What Happened to Ohio Mom Who was Jailed for Sending Kids to Wrong School?Madeline Holler
A little over a year ago, Ohio mom Kelly Williams-Bolar was serving nine days of a 10-day jail sentence for sending her kids to the wrong school. For two years, Williams-Bolar had been enrolling her daughters, then 13 and 9, in the highly rated school district where her father lived, rather than the low-performing schools in the unsafe neighborhood where she lived. After an investigation that involved private detectives, Williams-Bolar was charged with and convicted of falsifying documents with the wrong address.
Eventually, Ohio’s Gov. John Kasich reduced her felony convictions to misdemeanors and Williams-Bolar has been able to continue her work as a teacher’s aide for special needs students. But the experience changed the mother.
Where is Williams-Bolar today?
A Colorlines story, republished on Salon, explains how this single mother became a reluctant activist in school reform. She’s now an invited speaker at rallies and conferences on education reform, even though it can make her unpopular at work.
What this situation as made apparent to Williams-Bolar is that she’s not the only parent to have been treated as a criminal for crossing school boundaries. And that others who have been fined and charged? They look a lot like her — poor and black. Another less publicized Ohio case involved a family who broke the rules and sent their kids to better schools. But here’s how Colorlines/Salon reports these particular circumstances:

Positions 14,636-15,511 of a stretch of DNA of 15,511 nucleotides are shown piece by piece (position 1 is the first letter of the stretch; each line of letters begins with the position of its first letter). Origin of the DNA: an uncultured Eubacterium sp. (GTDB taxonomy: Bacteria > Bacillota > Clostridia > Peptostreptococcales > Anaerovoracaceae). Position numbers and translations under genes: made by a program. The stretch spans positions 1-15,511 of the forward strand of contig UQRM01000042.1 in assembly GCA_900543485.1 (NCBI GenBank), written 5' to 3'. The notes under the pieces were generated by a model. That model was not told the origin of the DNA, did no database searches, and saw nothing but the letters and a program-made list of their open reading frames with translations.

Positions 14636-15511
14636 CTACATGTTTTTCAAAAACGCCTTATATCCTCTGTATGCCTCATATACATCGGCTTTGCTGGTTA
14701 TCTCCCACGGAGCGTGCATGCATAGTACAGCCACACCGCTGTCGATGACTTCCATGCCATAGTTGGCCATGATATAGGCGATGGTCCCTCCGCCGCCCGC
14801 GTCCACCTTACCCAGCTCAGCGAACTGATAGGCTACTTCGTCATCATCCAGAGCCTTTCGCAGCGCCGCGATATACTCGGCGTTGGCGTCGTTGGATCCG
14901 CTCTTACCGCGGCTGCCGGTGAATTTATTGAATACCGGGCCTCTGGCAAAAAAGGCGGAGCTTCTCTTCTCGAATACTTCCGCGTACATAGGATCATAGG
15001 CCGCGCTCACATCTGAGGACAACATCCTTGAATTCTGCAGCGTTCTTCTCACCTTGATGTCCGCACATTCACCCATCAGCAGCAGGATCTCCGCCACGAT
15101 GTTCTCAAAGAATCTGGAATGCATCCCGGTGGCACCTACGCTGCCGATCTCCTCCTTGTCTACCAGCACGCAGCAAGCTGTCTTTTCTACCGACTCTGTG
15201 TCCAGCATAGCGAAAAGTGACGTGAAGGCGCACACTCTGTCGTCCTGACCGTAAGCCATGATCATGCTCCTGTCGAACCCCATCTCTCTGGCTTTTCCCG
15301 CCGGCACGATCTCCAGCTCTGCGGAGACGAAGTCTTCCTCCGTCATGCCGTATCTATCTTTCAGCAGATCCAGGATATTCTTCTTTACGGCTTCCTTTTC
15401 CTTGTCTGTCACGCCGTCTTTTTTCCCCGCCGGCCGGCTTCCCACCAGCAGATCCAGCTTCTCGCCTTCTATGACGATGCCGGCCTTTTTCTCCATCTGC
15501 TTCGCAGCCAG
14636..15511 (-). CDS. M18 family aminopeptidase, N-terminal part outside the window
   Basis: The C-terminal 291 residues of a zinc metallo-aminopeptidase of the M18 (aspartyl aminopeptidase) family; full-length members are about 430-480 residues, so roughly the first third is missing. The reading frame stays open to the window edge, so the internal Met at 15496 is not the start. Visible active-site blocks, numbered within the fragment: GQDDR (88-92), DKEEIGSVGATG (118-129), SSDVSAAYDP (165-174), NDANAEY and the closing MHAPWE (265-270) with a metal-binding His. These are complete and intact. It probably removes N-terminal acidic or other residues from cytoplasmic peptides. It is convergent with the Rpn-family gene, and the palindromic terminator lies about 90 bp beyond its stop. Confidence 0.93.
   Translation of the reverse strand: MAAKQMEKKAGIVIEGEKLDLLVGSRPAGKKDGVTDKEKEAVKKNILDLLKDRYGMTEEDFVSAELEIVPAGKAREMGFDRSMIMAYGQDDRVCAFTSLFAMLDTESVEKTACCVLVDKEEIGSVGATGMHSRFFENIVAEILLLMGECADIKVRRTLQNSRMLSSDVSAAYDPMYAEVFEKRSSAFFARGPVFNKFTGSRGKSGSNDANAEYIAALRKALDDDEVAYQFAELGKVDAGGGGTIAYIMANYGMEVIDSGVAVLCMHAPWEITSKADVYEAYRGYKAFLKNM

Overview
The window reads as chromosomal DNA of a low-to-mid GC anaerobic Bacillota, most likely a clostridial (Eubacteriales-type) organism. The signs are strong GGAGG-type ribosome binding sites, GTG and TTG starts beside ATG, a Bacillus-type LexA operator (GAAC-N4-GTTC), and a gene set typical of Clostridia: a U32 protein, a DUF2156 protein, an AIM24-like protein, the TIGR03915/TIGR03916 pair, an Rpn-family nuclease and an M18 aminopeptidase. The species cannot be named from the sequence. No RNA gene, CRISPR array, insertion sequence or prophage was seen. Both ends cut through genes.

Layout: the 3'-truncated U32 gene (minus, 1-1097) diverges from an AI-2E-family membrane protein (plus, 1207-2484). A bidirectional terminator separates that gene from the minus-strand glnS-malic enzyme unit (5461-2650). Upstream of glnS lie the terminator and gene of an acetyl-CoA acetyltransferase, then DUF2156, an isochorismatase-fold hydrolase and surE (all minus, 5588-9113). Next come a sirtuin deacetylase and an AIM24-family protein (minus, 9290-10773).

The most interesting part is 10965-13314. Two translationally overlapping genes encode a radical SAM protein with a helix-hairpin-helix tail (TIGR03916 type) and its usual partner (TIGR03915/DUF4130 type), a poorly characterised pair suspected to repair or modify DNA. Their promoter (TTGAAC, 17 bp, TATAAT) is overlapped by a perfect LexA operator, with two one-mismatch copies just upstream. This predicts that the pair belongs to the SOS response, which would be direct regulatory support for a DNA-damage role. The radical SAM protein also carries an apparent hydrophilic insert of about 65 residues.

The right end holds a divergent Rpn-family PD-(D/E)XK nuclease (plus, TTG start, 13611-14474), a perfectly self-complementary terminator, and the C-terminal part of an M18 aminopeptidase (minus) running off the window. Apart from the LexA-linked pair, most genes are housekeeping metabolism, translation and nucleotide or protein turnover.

Take the case of Mark Ebner, a Columbus, Ohio, parent who illegally enrolled his children in a neighboring suburban school district. Williams-Bolar’s attorney, Singleton, considers the case illustrative. The Ebner family’s primary residence was a $1 million property just outside the suburban district’s borders. When Ebner found out that private investigators were tailing him, the Columbus Dispatch reported, he arranged for a house swap with relatives inside the district—and then sued the district for spying on him. The same year that Williams-Bolar and her daughters were swallowed up by her court case, the Ebners were handily defeating the rules.
As for Williams-Bolar, her girls attend schools that she is happy with — one of which is a private school that a state voucher program enables her to afford.
But are vouchers really the answer? What about all those kids at the lower performing schools in Akron, the one that Williams-Bolar wanted to avoid? And how about the school that went to such extremes to protect it’s fortress of excellence from outsiders?